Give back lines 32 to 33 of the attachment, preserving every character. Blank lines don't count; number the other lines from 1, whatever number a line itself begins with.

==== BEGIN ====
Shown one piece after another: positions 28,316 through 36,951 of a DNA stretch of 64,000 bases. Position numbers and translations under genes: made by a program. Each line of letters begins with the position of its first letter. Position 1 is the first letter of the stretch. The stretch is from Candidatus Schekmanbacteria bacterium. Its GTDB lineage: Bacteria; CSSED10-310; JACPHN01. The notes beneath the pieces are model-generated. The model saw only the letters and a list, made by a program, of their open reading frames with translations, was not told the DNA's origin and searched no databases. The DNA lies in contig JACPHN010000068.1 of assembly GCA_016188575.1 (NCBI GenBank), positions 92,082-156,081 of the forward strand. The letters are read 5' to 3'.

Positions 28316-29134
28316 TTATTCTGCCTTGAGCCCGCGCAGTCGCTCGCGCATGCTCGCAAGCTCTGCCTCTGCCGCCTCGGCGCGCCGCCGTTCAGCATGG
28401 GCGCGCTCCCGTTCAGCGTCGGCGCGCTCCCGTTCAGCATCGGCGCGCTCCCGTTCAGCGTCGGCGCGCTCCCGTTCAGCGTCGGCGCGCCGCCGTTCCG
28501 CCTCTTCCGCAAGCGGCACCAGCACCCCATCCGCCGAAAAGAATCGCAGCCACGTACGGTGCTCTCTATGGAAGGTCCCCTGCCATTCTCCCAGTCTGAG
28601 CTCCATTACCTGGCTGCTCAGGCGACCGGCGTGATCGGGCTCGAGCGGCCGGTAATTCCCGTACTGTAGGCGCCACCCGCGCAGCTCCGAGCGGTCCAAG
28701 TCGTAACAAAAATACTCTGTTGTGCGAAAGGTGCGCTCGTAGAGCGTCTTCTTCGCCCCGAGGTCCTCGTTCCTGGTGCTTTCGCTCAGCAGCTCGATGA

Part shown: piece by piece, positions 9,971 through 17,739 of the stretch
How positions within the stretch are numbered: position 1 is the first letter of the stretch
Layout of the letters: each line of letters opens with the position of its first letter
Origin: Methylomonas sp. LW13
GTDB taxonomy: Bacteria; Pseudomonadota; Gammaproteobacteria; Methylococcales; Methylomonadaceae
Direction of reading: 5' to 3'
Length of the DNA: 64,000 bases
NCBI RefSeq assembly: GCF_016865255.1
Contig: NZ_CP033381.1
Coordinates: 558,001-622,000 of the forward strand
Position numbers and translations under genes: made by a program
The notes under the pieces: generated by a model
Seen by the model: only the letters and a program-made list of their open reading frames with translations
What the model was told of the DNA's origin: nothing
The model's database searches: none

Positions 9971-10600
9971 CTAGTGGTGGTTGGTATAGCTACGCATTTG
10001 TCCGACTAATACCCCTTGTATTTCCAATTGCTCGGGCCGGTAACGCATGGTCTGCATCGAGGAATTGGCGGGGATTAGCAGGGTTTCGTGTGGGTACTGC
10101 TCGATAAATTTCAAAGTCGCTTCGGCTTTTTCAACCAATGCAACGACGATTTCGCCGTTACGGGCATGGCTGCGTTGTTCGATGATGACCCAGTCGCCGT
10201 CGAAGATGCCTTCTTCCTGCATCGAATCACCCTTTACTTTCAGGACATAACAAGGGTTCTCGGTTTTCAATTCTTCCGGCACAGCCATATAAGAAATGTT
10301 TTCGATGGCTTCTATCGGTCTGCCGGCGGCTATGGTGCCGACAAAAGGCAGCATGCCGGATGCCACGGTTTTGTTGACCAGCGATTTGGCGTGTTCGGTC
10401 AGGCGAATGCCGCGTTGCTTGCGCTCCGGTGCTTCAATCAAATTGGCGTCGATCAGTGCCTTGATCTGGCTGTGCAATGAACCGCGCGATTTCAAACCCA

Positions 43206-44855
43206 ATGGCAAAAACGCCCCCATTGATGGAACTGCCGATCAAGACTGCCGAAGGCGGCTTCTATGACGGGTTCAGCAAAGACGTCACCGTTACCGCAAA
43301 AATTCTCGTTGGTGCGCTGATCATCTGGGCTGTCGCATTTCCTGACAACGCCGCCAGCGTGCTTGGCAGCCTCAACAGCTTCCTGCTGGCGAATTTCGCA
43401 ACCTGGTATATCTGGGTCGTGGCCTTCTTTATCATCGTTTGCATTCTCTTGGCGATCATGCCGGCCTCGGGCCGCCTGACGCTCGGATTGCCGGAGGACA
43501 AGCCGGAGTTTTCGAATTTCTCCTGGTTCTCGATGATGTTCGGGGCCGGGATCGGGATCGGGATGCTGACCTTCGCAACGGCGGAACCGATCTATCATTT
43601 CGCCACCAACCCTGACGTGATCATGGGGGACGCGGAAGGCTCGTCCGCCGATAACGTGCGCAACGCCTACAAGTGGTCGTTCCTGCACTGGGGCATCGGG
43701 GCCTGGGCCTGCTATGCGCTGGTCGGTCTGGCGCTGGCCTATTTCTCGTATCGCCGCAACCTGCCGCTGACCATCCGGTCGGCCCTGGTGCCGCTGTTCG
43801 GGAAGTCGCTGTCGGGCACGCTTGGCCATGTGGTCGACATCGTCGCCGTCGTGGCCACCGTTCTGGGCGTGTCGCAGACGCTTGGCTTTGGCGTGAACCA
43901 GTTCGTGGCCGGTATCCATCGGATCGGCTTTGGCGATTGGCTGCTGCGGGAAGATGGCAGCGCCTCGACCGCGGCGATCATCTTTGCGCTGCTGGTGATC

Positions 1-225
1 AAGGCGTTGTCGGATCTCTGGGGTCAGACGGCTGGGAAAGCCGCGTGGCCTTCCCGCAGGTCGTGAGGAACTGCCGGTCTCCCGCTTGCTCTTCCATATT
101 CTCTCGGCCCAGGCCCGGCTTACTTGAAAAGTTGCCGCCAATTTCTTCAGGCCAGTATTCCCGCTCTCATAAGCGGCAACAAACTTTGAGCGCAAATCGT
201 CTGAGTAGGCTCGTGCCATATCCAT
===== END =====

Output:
43301 AATTCTCGTTGGTGCGCTGATCATCTGGGCTGTCGCATTTCCTGACAACGCCGCCAGCGTGCTTGGCAGCCTCAACAGCTTCCTGCTGGCGAATTTCGCA
43401 ACCTGGTATATCTGGGTCGTGGCCTTCTTTATCATCGTTTGCATTCTCTTGGCGATCATGCCGGCCTCGGGCCGCCTGACGCTCGGATTGCCGGAGGACA